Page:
Hurricane Barbara rapidly intensified into a major hurricane on Tuesday as it moved over the Eastern North Pacific Ocean between Baja California and Hawaii. At 11:00 a.m. EDT on Tuesday the center of Hurricane Barbara was located at latitude 12.5°N and longitude 122.2°W which put it about 1080 miles (1740 km) southwest of the southern tip of Baja California. Barbara was moving toward the west-northwest at 14 m.p.h. (22 km/h). The maximum sustained wind speed was 130 m.p.h. (215 km/h) and there were wind gusts to 150 m.p.h. (240 km/h). The minimum surface pressure was 948 mb.
Hurricane Barbara continued to intensify rapidly on Tuesday. A circular eye became more evident on satellite imagery. The eye was surrounded by a ring of strong thunderstorms and the strongest winds were occurring in that ring of storms. Storms near the core of Barbara were generating strong upper level divergence which was pumping mass away from the hurricane in all directions. Multiple bands of showers and thunderstorms were revolving around the core of Hurricane Barbara. Winds to hurricane force extended out about 25 miles (40 km) from the center of circulation. Winds to tropical storm force extended out about 200 miles (320 km) in the southeastern quadrant of the circulation. Tropical storm force winds extended out about 120 miles (195 km) from the center in the other three quadrants.
Hurricane Barbara was at Category 4 on the Saffir-Simpson Scale. The Hurricane Intensity Index (HII) for Barbara was 25.1. The Hurricane Size Index (HSI) was 11.0 and the Hurricane Wind Intensity Size Index (HWISI) was 36.1.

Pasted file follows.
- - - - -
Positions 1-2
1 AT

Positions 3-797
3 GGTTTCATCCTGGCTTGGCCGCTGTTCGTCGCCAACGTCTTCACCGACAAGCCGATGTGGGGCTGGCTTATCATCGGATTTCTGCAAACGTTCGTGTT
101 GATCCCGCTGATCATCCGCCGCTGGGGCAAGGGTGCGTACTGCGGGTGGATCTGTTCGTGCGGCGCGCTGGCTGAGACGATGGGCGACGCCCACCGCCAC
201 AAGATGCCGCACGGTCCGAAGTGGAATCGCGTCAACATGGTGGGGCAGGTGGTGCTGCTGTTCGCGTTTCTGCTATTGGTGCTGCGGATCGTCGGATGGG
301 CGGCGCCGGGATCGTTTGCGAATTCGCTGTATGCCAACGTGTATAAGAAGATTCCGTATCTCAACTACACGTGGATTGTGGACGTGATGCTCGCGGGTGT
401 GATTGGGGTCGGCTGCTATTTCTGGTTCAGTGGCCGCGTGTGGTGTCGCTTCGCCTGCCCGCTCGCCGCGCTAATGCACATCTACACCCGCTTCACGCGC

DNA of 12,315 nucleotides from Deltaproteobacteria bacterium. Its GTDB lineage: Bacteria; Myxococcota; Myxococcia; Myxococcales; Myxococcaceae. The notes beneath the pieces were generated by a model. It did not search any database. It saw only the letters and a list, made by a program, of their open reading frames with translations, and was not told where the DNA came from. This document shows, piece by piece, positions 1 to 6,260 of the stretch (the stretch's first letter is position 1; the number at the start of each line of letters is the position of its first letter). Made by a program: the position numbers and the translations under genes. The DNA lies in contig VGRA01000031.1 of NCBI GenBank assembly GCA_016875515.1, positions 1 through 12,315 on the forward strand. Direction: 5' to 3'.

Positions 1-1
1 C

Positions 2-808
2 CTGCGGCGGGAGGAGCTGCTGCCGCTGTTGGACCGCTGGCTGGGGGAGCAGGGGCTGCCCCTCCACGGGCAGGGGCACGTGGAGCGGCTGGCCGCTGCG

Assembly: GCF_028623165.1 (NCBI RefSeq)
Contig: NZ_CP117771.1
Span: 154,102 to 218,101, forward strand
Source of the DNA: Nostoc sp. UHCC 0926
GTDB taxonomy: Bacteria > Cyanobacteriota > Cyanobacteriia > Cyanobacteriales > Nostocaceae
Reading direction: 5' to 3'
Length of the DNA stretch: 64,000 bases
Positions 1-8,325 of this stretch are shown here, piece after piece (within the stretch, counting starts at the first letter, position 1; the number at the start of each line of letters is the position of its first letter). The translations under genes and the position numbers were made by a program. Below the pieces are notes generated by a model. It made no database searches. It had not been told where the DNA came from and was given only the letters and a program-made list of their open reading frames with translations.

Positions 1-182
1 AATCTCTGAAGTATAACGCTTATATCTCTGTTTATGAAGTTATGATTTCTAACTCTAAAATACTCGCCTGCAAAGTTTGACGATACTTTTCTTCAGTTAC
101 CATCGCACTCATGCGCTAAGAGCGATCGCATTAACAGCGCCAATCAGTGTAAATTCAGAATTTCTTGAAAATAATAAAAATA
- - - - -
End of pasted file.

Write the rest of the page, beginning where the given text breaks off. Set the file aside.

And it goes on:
Hurricane Barbara will move through an environment very favorable for strong hurricanes for another 12 to 24 hours. Barbara will move over water where the Sea Surface Temperature is near 28°C. It will move through an area where the upper level winds are weak and there will be little vertical wind shear. Hurricane Barbara is likely to intensify further during the next 12 hours. If a rainband wraps around the existing eye and eyewall, then an eyewall replacement cycle could cause Barbara to weaken. Hurricane Barbara will approach cooler water on Wednesday and it is likely to start to weaken by that time. Barbara will move into an area where the upper level winds are stronger later this week and it could weaken more quickly when the wind shear increases.
Hurricane Barbara will move south of a subtropical ridge over the Eastern North Pacific Ocean. The ridge will steer Barbara in a west-northwesterly direction during the next several days. On its anticipated track Hurricane Barbara will move in the general direction of Hawaii.